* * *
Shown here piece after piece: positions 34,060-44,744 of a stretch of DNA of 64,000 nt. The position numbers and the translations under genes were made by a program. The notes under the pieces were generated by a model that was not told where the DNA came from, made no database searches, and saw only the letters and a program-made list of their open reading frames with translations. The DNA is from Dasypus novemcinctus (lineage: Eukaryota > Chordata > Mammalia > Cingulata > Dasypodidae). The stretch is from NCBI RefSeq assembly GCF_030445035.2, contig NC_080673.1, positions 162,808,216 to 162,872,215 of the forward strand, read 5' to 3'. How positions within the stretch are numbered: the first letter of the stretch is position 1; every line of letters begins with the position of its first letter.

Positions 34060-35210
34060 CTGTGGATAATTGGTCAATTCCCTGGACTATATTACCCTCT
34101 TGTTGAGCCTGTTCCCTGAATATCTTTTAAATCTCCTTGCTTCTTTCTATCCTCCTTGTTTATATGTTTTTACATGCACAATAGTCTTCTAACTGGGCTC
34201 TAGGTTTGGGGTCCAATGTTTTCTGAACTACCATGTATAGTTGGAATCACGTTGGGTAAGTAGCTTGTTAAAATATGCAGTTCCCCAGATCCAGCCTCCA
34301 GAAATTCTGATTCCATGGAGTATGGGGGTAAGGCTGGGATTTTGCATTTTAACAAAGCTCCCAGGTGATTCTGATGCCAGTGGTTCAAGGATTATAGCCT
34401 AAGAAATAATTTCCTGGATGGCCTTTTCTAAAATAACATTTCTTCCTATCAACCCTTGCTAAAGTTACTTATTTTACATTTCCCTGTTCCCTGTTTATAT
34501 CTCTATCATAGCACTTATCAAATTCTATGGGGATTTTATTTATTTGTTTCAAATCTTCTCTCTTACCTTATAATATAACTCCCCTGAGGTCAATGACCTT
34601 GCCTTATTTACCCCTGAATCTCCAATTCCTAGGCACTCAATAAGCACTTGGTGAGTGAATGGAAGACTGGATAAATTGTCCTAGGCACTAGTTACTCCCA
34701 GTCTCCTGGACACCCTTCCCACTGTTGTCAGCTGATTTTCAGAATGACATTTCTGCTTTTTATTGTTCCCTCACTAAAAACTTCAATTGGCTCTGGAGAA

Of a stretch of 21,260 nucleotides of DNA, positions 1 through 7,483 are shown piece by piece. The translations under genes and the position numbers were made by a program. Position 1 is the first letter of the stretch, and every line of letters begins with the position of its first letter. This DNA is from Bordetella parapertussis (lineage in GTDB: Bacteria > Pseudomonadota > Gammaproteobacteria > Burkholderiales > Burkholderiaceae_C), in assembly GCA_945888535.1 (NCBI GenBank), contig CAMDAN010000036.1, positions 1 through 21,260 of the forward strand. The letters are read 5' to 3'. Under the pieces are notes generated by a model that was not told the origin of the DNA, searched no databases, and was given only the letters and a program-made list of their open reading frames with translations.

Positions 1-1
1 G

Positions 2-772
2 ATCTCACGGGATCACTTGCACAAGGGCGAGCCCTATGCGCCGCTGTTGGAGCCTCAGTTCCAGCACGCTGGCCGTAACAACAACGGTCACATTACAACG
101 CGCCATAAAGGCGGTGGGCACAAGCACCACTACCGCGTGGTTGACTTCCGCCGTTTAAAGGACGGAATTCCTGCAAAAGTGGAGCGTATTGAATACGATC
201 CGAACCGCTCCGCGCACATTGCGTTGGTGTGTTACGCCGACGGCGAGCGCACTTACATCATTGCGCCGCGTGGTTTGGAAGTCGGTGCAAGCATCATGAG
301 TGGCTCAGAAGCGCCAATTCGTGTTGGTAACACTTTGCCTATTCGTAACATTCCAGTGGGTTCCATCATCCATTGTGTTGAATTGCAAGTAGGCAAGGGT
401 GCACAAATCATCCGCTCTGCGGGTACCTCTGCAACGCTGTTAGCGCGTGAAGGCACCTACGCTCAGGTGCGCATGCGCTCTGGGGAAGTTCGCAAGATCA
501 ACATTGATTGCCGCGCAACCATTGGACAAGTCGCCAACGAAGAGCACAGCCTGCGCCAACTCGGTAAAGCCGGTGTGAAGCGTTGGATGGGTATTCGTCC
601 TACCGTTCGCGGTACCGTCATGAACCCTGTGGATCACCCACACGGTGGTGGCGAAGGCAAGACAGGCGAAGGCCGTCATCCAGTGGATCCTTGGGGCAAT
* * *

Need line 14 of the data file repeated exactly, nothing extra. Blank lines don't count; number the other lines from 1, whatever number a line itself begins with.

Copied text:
Positions 2-772